It’s the latest twist for Zero Dark Thirty, which has come under criticism from various groups that Bigelow and screenwriter Mark Boal were given access to classified documents by the Obama administration while making the film, which chronicles the manhunt that led to the eventual killing of Osama bin Laden in a Navy SEAL raid. Bigelow and Boal went on Nightline last week to deny they received classified info. “I certainly did a lot of homework, but I never asked for classified materials; to my knowledge, I never received any”, Boal told Martha Raddatz.
The Sony pic, starring Jessica Chastain, Chris Pratt and Joel Edgerton, will be released in U.S. theaters December 19.
Other winners today included Lincoln, which saw a Best Actor win for Daniel Day-Lewis, Supporting Actress for Sally Field, and Best Screenplay for Tony Kushner. Rachel Weiss won the Best Actress nod for The Deep Blue Sea. Michael Haneke’s Amour continued its fall hot streak with a Best Foreign Language Film win, and Tim Burton’s Frankenweenie was named Best Animated Film.
The NYFCC The critics group, which is announcing winners today via its Twitter feed, last year moved out ahead of the awards pack by doling out honors November 28, a controversial move because in the rush to come before rivals the National Board of Review and the LA Film Critics it wasn’t able to see Extremely Loud And Incredibly Close, which ended up with a Best Picture Oscar nomination. Now they’ve moved back a week to today, with the National Board winners due Wednesday and the LA critics voting Sunday. Here’s the NYFCC winners as they’re announced:
The National Board of Review has weighed in and announced its vote on the year’s best picture will be announced December 5. This follows the New York Film Critics Circle declaration this week that its vote will be taken December 3. This puts the groups in the tight proximity that existed (NBR is usually first) before the NYFCC last year moved their vote to November 29 to be first, which meant the voting critics couldn’t factor Extremely Loud and Incredibly Close into the mix. Here’s the NBR’s announcement:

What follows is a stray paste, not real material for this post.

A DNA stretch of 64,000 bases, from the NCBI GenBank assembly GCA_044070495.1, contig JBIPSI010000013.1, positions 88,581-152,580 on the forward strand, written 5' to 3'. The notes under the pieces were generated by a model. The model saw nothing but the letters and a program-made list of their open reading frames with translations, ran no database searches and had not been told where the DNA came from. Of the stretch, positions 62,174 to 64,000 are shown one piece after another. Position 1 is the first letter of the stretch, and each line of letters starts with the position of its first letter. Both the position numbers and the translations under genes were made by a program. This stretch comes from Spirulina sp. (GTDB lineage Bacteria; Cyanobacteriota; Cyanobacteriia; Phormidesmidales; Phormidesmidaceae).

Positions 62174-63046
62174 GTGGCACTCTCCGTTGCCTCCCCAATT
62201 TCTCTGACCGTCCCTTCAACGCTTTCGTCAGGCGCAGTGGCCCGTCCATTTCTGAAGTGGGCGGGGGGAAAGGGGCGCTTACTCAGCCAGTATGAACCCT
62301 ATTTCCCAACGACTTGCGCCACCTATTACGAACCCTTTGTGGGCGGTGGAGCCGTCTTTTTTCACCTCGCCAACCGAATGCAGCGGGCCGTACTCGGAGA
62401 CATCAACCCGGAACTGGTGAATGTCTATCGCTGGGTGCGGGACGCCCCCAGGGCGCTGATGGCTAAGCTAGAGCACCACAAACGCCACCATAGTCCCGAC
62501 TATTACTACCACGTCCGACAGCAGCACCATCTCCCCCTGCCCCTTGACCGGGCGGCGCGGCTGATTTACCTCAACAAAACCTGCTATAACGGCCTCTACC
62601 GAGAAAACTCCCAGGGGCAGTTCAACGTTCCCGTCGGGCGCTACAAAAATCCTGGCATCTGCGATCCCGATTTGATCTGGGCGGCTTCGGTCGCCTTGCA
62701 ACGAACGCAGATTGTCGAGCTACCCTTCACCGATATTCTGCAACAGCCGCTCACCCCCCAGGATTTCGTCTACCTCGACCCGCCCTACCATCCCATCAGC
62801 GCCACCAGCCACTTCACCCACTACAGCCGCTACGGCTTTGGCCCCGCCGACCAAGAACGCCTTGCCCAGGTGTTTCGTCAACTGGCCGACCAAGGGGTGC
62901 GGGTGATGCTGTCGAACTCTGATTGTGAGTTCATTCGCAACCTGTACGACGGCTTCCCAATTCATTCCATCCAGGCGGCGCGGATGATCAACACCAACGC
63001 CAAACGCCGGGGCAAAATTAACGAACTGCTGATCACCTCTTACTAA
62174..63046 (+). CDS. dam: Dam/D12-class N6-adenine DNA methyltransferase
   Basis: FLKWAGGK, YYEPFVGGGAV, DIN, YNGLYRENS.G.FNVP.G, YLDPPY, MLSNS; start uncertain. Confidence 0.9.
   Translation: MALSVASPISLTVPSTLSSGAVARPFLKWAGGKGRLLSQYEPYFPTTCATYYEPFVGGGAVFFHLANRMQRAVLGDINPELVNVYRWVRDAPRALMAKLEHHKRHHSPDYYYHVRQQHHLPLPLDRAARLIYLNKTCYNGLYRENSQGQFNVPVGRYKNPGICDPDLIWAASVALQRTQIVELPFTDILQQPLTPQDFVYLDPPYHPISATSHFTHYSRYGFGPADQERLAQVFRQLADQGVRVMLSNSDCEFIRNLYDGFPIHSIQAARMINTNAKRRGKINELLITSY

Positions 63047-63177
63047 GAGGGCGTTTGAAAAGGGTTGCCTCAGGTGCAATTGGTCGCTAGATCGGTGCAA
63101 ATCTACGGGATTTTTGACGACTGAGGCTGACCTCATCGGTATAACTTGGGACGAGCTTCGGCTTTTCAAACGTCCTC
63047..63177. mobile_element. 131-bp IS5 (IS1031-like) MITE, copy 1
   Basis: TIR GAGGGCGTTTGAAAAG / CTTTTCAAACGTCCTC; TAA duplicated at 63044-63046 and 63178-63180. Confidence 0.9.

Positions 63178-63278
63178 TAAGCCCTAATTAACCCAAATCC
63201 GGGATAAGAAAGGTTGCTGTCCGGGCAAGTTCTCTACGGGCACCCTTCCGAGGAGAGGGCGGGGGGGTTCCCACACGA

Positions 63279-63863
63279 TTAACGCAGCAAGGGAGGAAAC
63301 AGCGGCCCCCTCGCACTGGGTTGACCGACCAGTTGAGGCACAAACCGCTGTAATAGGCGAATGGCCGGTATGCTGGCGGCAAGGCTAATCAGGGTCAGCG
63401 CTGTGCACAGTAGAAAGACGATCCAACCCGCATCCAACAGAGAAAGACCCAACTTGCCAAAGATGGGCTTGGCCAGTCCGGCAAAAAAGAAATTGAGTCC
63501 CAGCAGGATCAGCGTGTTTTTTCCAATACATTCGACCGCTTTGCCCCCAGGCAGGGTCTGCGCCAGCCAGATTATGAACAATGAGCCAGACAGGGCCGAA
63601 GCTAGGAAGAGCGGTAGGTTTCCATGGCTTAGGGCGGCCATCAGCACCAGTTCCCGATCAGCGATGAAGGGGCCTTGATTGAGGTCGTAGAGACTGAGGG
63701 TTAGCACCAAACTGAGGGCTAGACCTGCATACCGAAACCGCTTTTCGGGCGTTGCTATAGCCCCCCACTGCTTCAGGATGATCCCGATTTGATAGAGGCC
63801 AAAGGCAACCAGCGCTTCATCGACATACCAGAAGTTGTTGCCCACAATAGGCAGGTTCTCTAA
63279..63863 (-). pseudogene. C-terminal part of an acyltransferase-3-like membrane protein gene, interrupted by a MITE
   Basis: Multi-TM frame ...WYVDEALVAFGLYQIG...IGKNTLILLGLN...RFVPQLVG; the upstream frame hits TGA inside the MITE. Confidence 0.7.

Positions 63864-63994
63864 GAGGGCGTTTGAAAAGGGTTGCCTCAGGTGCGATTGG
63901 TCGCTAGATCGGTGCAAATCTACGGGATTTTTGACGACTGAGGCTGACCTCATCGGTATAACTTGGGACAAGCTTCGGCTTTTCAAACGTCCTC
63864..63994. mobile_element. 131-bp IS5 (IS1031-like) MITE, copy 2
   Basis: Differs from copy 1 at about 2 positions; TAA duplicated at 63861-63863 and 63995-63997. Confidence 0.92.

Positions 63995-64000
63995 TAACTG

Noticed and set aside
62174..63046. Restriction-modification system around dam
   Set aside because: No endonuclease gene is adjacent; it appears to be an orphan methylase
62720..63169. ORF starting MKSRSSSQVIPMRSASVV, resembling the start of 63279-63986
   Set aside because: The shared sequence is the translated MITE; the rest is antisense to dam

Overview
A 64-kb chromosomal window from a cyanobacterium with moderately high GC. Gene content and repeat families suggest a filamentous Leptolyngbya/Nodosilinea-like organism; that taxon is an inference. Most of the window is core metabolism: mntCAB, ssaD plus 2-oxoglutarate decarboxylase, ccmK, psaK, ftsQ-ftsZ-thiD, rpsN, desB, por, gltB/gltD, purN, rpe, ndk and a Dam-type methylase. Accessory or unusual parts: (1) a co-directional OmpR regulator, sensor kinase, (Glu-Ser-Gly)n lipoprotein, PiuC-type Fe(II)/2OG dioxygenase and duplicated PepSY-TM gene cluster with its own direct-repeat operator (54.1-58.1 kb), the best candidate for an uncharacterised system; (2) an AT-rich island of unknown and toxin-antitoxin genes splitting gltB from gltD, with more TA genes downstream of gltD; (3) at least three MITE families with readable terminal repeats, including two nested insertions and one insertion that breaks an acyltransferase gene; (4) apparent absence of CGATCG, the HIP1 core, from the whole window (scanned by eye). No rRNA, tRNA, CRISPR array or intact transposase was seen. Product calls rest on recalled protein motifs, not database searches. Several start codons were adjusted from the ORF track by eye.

Last year, the New York Film Critics Circle moved out ahead of the film critics awards pack by doling out their awards on November 28. It was a controversial move, jumping the National Board Of Review and the Los …
There’s new intrigue surrounding the race to be first among critics groups in announcing film awards. In a pre-emptive move that should send shudders down the spines of the National Board of Review — normally always first to announce — and the Los Angeles Film Critics — which normally gets a one-day jump on their New York counterparts — the New York Film Critics Circle has just announced that it will vote for their choices of the year’s best films on Monday, November 28, immediately after the Thanksgiving holiday. “As the nation’s pre-eminent critic’s group, we are excited about kicking off the annual end-of-year discussion with our new early voting date,” says new chairman John Anderson, who replaced Armond White as head of the group. (See the full release below.)
The surprise chess move puts the other groups racing for influence in the Oscar race in a tough position as they would likely have to advance their voting dates to pre-Thanksgiving to beat NYFCC to the punch — a tough task when studios and distributors probably haven’t screened all year-end contenders at that point, especially those with tight post-production schedules. It’s known that some of them rush contenders just to meet the early December voting date of the National Board of Review, so anything before the 28th could be stretching it.
New York critics were likely frustrated last year following the gang of groups crowning The Social Network best picture and thereby looking like they were following the pack. The National Board of Review chose the film first on December 2, and the LAFCC followed suit December 12, a day before NYFCC announced it as their choice December 13. In between all that, the Broadcast Film Critics Association announced their nominations.
It will be especially interesting to see what the National Board of Review does now. This is not a critics group but rather a “film society” that is placated by studios with special treatment because they are always first to announce. Even officials of this group have admitted to me in the past that the reason their choices get so much scrutiny in the entertainment media is because they are first. L.A.’s critics also like beating their East Coast rivals, but from what I hear have already planned to select their picks that weekend of December 10.
With lots of talk about the Oscars moving up a full month as early as 2013 (although I am told until they figure out how to do electronic voting, no decision is being made), today’s NYFCC move will only add to the discussion. Is it only a matter of time before one of these organizations announces their nominees on Halloween?
Here’s the NYCFF release that came out this morning: